•    Chorionic bump:  A chorionic bump in early pregnancy has been associated with an increased risk of spontaneous abortion. 23

References

Special thanks to Laura Detti, MD; Shabnam Bobdiwala, MD; Jennifer Carelle, MSHS, RDMS, RVT, RT(R); Michelle Walker BHS, RDMS, RDCS for their contribution to this chapter. 

1.   Blaas HG. The examination of the embryo and early fetus: how and by whom? Ultrasound Obstet Gynecol. 1999;14(3):153-158.
2.  Salomon LJ, Alfirevic Z, Bilardo CM, et al. ISUOG practice guidelines: performance of first-trimester fetal ultrasound scan. Ultrasound Obstet Gynecol. 2013;41(1):102-113.
3.    Woodward PJ. Diagnostic imaging. Obstetrics. 2nd ed. Salt Lake City, Utah: Amirsys; 2011.
4.    Bradley WG, Fiske CE, Filly RA. The double sac sign of early intrauterine pregnancy: use in exclusion of ectopic pregnancy. Radiology. 1982;143(1):223-226.
5.    Oh JS, Wright G, Coulam CB. Gestational sac diameter in very early pregnancy as a predictor of fetal outcome. Ultrasound Obstet Gynecol. 2002;20(3):267-269.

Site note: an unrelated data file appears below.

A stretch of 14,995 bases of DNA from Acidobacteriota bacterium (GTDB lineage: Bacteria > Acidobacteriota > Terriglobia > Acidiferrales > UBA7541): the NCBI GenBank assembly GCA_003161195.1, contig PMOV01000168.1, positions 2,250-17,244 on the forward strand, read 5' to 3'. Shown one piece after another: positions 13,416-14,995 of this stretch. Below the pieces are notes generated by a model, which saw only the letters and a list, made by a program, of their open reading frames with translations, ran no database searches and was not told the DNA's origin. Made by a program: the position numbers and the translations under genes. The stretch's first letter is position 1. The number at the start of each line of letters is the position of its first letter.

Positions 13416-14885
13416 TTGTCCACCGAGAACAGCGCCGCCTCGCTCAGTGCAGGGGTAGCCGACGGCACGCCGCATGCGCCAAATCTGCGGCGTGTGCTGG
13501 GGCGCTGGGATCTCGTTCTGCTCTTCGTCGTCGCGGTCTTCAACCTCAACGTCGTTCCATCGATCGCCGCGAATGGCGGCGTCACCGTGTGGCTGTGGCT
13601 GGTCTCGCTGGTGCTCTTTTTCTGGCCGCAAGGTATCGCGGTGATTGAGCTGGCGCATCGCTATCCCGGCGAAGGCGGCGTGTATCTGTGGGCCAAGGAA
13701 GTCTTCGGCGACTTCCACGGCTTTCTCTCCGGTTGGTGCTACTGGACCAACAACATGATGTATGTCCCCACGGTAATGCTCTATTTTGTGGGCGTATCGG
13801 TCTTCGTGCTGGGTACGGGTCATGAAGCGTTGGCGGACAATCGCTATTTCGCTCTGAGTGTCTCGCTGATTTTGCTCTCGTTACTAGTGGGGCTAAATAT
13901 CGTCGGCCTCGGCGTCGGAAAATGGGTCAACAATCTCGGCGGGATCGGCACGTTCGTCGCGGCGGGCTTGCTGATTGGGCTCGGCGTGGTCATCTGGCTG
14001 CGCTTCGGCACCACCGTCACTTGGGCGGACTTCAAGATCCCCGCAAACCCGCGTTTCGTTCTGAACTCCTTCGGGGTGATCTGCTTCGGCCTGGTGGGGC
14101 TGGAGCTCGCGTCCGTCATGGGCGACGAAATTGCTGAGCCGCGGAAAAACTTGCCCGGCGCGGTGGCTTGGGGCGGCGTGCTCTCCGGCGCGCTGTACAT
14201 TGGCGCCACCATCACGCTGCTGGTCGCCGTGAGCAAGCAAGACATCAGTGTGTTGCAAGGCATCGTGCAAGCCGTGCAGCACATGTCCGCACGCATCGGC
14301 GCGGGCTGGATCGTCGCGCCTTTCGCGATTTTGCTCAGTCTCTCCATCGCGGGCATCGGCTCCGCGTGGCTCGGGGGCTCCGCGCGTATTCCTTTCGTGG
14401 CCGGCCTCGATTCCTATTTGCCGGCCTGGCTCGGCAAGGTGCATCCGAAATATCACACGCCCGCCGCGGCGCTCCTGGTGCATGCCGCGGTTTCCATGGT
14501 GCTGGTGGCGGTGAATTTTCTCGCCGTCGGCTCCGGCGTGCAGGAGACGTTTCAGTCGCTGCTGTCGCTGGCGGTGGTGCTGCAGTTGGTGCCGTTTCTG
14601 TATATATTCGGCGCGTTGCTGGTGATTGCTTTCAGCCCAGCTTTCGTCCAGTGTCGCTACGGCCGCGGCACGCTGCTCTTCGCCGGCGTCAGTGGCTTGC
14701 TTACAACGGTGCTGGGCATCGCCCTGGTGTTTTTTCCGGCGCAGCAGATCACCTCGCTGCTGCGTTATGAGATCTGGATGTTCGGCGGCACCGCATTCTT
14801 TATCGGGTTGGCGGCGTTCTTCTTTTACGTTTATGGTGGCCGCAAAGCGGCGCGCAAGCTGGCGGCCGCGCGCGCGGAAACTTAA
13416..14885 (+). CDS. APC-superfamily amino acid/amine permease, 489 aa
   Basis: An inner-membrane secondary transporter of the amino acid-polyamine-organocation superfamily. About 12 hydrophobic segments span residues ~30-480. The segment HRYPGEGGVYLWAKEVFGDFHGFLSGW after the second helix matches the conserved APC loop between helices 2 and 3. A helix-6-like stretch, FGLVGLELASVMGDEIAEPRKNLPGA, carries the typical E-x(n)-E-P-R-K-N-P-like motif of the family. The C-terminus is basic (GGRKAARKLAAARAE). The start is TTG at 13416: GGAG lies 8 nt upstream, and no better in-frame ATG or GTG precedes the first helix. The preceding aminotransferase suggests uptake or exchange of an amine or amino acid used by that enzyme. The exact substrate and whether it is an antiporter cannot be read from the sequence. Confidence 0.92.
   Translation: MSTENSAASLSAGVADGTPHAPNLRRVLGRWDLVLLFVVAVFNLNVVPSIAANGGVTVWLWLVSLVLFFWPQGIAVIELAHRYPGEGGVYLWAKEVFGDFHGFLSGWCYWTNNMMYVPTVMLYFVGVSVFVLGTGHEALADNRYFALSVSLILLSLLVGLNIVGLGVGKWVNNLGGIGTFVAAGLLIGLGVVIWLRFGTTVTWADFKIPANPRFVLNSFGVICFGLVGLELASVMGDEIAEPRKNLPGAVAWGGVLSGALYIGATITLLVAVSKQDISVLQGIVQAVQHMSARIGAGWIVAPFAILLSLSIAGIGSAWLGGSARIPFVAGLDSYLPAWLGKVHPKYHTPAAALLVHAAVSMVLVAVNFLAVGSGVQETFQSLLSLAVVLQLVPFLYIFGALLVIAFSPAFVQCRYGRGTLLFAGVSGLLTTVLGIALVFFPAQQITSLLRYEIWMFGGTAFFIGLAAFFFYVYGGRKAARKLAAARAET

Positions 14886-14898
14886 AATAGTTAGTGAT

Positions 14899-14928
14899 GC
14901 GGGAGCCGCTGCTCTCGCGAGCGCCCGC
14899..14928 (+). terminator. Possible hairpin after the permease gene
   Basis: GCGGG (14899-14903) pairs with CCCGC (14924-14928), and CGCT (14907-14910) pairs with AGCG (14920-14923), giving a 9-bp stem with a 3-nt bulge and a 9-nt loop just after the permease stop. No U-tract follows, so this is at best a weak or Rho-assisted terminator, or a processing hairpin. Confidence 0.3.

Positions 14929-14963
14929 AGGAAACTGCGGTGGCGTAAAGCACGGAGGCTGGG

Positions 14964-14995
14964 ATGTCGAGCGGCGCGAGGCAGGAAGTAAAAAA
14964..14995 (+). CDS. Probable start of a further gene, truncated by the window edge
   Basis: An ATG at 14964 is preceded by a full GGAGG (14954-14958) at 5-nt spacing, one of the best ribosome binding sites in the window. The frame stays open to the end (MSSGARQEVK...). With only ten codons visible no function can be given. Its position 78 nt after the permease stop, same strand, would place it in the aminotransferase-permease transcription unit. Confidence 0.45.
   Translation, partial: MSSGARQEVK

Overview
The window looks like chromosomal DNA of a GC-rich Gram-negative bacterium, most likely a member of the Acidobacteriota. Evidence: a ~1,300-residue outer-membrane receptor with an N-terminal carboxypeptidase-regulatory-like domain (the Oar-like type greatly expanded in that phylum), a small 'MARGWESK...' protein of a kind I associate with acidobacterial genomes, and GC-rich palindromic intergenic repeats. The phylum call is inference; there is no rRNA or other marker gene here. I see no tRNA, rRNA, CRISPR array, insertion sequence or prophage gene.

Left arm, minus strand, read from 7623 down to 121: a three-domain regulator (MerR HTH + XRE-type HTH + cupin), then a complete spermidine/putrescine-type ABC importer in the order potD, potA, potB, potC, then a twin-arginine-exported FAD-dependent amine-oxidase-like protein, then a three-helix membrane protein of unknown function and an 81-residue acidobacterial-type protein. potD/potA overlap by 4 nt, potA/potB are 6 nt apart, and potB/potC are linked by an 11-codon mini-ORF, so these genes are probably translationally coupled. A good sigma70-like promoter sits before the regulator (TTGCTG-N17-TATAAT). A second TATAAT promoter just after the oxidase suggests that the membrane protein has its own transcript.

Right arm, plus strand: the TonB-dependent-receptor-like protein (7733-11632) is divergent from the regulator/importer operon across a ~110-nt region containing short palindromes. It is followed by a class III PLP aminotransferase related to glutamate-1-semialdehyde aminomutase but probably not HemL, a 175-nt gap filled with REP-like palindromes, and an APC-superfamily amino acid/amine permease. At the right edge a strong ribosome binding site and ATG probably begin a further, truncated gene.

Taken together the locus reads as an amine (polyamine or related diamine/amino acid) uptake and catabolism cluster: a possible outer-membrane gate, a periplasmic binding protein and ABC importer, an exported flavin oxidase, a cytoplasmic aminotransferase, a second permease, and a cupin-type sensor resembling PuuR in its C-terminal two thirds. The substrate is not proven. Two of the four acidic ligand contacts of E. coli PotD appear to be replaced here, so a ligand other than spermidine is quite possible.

6.    Robinson HP. "Gestation sac" volumes as determined by sonar in the first trimester of pregnancy. Br J Obstet Gynaecol. 1975;82(2):100-107.
7.    Grisolia G, Milano K, Pilu G, et al. Biometry of early pregnancy with transvaginal sonography. Ultrasound Obstet Gynecol. 1993;3(6):403-411.
8.    Abdallah Y, Daemen A, Guha S, et al. Gestational sac and embryonic growth are not useful as criteria to define miscarriage: a multicenter observational study. Ultrasound Obstet Gynecol. 2011;38(5):503-509.
9.    Bottomley C, Daemen A, Mukri F, et al. Assessing first trimester growth: the influence of ethnic background and maternal age. Hum Reprod. 2009;24(2):284-290.